Published: Jan 30 2019
An incredible combination of urban vitality and natural wilderness, there is more to the Miami area than just nightclubs and beach parties. When it comes to fishing, few places in Florida are able to offer as many diverse environments and varieties of fish as Miami. Fishing trips in Miami offer the opportunity for deep-sea fishing, the Intracoastal, and reef fishing. No matter your fishing preferences, there is sure to be something in this coastal gem to get any fisherman’s heart racing. You can even combine your love for partying with your love for fishing in Miami - party fishing boat rentals are available to have the best of both worlds.
Also aptly referred to as Three Island Paradise, this village is really a composite of three small islands: Harbor Island, North Bay Island, and Treasure Island. North Bay Village’s proximity to the Intracoastal Waterway — a mere 2.5 miles away — makes it particularly attractive to serious fishermen who are looking to get away from the throngs of the more touristy areas and pursue a tantalizing array of gamefish. Rent a fishing boat and explore North Bay Village, access to the brackish waters of the waterway, as well as the opportunity to boat around the Haulover Inlet or Government Cut channels. Prices for fishing charters in Miami start around $200/hour on fishing boats that can accommodate 5-10 guests.
Off North Bay Village you can expect to find such fish as:
After a full morning of fishing, you might consider stopping over on Pelican Island, a 10-acre natural preserve and bird sanctuary that features barbecue pits, picnic tables, sand volleyball, and wet slips for your watercraft.
A resort city that also boasts a vibrant sport fishing culture, Miami Beach is a fascinating fusion of outdoorsy appeal and metropolitan glamor. A 20-minute boat ride will take you right into the Gulf Stream for the ultimate deep-sea fishing experience, and night trips will increase your chances of reeling in some of the more elusive types of locally-found fish.
A fishing charter in Miami Beach will cost you anywhere from $95/hour to over $1000 for a full day. Guided fishing charters come equipped with all the gear and bait you need on the boat, with a local Miami captain and guide to take you to the best spots to make catches.
While fishing out of Miami Beach, you can expect to find many varieties of fish, but particularly:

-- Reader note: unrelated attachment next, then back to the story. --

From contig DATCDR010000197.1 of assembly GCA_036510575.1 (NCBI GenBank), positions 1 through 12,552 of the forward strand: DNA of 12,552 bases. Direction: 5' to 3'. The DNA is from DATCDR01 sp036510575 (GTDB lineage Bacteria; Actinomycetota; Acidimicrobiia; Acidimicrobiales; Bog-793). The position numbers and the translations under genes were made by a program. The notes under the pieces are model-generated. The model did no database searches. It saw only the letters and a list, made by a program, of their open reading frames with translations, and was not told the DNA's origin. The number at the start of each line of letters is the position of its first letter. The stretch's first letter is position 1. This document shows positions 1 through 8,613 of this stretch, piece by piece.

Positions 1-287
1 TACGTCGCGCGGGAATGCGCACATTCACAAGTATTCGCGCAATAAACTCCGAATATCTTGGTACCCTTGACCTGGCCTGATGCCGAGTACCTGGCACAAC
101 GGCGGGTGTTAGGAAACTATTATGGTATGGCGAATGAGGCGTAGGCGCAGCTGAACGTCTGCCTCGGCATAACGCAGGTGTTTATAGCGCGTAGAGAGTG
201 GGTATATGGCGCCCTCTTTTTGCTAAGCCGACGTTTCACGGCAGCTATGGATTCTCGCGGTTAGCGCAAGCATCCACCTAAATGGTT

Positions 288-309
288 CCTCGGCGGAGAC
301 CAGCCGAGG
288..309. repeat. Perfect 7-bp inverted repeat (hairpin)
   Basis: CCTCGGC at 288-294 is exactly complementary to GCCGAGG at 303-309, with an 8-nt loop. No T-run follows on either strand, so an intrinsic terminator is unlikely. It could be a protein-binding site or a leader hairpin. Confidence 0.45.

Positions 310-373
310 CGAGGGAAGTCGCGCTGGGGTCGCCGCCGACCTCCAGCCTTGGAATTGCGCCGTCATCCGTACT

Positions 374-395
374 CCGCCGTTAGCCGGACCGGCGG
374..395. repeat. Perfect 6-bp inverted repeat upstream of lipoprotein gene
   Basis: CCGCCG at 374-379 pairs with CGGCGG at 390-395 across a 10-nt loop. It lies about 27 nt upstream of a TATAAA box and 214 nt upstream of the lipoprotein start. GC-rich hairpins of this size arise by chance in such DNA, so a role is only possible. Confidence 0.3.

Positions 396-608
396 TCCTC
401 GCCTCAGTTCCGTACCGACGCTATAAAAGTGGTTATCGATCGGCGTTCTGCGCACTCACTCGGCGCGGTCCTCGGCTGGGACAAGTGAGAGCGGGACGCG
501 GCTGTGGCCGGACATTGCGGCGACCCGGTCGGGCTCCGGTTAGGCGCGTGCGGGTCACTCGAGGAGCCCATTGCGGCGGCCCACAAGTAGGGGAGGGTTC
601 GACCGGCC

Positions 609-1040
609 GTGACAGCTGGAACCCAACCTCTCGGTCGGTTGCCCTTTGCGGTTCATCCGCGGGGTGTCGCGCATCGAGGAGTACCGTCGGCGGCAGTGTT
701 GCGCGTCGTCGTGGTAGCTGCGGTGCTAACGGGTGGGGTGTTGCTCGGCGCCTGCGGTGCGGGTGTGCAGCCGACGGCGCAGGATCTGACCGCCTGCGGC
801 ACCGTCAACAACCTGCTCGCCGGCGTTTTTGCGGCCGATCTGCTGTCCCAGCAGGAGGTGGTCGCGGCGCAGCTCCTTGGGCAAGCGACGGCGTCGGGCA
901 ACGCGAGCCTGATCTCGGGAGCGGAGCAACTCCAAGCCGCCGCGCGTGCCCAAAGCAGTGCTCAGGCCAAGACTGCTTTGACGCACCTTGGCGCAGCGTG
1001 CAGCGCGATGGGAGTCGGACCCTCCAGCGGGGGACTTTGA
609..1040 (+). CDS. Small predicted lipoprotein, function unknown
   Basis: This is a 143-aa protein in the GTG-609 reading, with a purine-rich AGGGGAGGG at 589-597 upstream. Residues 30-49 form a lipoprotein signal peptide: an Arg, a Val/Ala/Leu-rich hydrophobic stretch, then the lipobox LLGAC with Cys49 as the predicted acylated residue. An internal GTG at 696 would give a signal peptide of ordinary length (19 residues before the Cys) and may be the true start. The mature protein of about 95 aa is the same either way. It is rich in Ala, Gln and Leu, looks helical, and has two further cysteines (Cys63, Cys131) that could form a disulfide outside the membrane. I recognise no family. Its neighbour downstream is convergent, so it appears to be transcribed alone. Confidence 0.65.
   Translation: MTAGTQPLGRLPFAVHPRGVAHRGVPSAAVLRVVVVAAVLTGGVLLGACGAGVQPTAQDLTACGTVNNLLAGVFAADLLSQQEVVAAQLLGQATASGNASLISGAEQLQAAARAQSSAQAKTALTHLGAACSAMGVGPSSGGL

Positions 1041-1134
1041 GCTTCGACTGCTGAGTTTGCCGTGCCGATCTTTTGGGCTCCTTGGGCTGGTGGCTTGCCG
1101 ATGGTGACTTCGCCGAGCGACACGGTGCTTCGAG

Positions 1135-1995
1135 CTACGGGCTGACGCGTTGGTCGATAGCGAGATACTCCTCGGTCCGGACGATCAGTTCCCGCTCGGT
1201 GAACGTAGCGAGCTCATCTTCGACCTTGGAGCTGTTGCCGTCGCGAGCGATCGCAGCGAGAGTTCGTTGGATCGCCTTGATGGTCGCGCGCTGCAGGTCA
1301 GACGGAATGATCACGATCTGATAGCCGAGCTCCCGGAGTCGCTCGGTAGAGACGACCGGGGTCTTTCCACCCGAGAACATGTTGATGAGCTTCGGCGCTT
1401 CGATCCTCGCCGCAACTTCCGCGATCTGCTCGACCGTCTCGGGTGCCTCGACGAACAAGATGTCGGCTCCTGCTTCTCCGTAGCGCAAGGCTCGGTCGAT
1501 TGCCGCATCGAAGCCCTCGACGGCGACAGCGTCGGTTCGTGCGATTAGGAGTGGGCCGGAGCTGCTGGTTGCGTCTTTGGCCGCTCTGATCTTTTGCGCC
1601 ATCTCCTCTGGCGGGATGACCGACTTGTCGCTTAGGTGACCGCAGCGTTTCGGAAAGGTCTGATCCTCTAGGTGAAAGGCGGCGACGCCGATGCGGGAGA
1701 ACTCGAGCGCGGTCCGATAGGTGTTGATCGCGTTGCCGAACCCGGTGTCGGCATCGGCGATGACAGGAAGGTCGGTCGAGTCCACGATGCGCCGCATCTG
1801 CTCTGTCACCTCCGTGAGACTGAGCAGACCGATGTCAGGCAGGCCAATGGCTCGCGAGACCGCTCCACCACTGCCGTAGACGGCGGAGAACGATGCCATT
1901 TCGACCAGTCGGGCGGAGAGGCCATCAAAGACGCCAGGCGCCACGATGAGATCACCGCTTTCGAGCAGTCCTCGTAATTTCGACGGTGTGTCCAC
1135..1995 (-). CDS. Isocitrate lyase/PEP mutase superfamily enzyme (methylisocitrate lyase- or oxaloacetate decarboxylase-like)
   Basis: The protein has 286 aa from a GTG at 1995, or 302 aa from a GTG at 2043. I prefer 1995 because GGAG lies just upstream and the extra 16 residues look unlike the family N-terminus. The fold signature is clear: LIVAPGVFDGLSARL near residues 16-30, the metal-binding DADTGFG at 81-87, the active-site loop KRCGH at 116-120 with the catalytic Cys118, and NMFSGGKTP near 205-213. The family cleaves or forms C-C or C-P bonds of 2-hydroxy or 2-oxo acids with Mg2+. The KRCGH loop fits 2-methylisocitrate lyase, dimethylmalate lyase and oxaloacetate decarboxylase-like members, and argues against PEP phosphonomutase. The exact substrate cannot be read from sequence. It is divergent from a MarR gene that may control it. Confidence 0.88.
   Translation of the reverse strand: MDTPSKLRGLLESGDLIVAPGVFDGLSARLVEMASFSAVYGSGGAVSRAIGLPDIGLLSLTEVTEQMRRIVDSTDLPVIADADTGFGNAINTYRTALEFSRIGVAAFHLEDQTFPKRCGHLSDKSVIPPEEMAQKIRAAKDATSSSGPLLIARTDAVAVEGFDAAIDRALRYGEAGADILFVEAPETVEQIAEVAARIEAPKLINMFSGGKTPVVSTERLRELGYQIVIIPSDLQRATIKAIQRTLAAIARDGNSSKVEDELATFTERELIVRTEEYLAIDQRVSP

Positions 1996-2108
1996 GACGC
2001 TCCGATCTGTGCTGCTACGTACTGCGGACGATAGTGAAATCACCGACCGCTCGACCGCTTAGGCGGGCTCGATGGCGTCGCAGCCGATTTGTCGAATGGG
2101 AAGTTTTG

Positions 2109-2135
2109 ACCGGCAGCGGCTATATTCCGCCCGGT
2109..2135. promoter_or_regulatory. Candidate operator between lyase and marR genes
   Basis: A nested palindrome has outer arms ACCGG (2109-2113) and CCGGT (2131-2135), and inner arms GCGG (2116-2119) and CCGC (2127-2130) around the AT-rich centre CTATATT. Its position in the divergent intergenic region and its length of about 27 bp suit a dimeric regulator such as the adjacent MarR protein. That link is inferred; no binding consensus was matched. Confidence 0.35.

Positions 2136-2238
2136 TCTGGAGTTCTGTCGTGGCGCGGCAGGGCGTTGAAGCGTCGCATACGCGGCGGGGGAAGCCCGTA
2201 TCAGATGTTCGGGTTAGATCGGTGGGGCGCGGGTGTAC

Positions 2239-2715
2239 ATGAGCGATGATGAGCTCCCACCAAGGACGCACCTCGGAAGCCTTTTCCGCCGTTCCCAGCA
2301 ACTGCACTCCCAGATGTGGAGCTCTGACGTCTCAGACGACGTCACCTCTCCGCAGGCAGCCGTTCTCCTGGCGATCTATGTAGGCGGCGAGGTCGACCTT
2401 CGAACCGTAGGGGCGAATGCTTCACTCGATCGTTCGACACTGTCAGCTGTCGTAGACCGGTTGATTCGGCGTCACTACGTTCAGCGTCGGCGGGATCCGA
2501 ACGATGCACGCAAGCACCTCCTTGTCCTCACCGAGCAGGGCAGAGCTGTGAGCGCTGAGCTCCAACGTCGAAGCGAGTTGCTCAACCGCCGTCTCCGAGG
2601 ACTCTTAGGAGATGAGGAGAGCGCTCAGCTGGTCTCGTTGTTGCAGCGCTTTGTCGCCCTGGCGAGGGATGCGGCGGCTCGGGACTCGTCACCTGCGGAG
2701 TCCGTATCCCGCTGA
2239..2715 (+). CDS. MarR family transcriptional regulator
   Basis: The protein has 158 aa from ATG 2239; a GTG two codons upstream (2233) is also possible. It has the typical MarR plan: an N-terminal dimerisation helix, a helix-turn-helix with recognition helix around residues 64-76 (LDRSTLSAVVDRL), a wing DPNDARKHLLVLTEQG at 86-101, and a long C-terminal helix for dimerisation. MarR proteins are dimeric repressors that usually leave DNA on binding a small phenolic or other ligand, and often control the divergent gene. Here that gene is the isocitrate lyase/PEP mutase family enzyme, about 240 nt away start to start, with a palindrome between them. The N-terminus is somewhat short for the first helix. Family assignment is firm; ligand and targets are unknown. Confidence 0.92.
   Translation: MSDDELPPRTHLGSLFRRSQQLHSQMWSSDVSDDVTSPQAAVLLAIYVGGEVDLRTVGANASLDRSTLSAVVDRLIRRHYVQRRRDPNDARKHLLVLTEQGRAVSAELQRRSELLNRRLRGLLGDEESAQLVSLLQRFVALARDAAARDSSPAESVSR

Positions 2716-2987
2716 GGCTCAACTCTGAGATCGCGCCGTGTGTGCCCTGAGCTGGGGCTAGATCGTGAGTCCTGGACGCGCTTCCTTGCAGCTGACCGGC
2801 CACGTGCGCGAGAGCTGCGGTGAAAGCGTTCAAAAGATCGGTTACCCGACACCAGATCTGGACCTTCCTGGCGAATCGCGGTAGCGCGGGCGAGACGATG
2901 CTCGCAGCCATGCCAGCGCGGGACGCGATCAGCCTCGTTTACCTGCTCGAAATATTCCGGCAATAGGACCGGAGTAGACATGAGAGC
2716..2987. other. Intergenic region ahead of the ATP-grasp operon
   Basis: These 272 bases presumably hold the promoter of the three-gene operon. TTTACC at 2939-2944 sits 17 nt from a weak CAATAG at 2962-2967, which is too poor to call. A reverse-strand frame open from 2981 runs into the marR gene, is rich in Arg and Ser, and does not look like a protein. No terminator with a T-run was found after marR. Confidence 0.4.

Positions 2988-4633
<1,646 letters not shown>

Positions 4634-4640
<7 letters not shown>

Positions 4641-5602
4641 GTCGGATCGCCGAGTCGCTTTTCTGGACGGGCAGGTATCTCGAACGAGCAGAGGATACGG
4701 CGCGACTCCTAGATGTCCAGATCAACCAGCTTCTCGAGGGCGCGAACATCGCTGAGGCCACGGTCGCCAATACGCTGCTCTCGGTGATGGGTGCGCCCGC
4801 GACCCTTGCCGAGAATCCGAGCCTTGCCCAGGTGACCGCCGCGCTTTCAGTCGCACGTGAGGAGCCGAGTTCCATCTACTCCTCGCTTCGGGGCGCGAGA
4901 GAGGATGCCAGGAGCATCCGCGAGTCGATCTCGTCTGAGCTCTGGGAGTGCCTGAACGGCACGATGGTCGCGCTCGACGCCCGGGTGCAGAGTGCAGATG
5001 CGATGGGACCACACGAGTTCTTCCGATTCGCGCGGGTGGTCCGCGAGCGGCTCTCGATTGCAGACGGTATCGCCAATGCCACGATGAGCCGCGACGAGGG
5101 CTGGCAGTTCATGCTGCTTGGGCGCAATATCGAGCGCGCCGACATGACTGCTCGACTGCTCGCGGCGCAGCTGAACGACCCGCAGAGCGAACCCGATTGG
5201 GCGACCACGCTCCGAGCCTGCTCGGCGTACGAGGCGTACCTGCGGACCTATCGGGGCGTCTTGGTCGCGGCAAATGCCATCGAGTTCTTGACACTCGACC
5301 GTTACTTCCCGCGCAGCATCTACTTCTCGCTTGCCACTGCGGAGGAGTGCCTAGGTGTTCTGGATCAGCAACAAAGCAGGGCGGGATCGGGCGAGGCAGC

Situated in Biscayne Bay, the small island of Virginia Key is accessible by land via the Rickenbacker Causeway. Kayak fishing is a very popular activity in Virginia Key, and the park offers a full-service kayak fishing center to attend to all of your needs. This picturesque island is a wonderful place to take the family and is sure to appeal to everyone.
The fishing is phenomenal off of Virginia Key, and you are likely to find many kinds of reef fish, such as:
In addition to reef fish varieties, there are also quite a few saltwater species, such as:
Often referred to by locals as simply “the Grove,” this historic Miami neighborhood hosts numerous events and festivals throughout the year such as the Coconut Grove Arts Festival, The Great Taste of the Grove Food & Wine Festival, the King Mango Strut, and the lively Goombay Festival, which is a celebration of Bahamian culture. After a long day of fishing, there are plenty of restaurants and open-air cafes to satisfy any appetite, and many boutiques and shops, as well as two open-air malls. When night falls, the Grove is the go-to destination for the students and young professionals that occupy the two nearby universities.
Coconut Grove has three marinas to choose from Grove Harbour Marina, Bayshore Landing Marina, and Dinner Key Marina, which offer a total of 790 wet slips. Once you leave the marinas and enter Biscayne Bay, you will have the opportunity to catch such fish as:
Connected to Miami by Rickenbacker Causeway, Key Biscayne is Florida’s southernmost barrier island. You can rent a fishing boat or book a fishing charter leaving right from Key Biscayne, there are plenty available to get you out on the water. With Biscayne Bay on the island’s western side and the Atlantic on its eastern side, fishermen from all over the world are drawn to Key Biscayne for this particular combination of lagoon and ocean. While the town of Key Biscayne takes up the center portion of the island, most of it is comprised of two sprawling parks: Crandon Park at its northern tip and Bill Baggs Cape Florida State Park at its southernmost tip.
The Bill Baggs Cape Florida State Park has over 400 acres, with biking, kayaking, picnic pavilions, two restaurants, and even overnight camping. Be sure to see the historic lighthouse that was originally built in 1825 and rebuilt in 1847. It carries the distinction of being the oldest standing structure in Miami-Dade County, and guided tours of the lighthouse will astound you by recounting its rich history.
In addition to the two parks and the resort town which offers plenty of shopping and dining opportunities, Key Biscayne also features the only federally recognized underwater archaeological trail in the United States, as well as miles of bountiful fishing grounds. In Key Biscayne, you can expect to come across fish such as:
More than just a city, the colorful towns, and islands of the Miami area make it a premier fishing destination. When it comes to staying in a temperate climate where there are opportunities to experience history, nightlife, culture, and outdoor fun, all while fishing in one of the most stunning regions of the world, few places come close to the offering the many varied locales and fish specimens that you can find in Miami.
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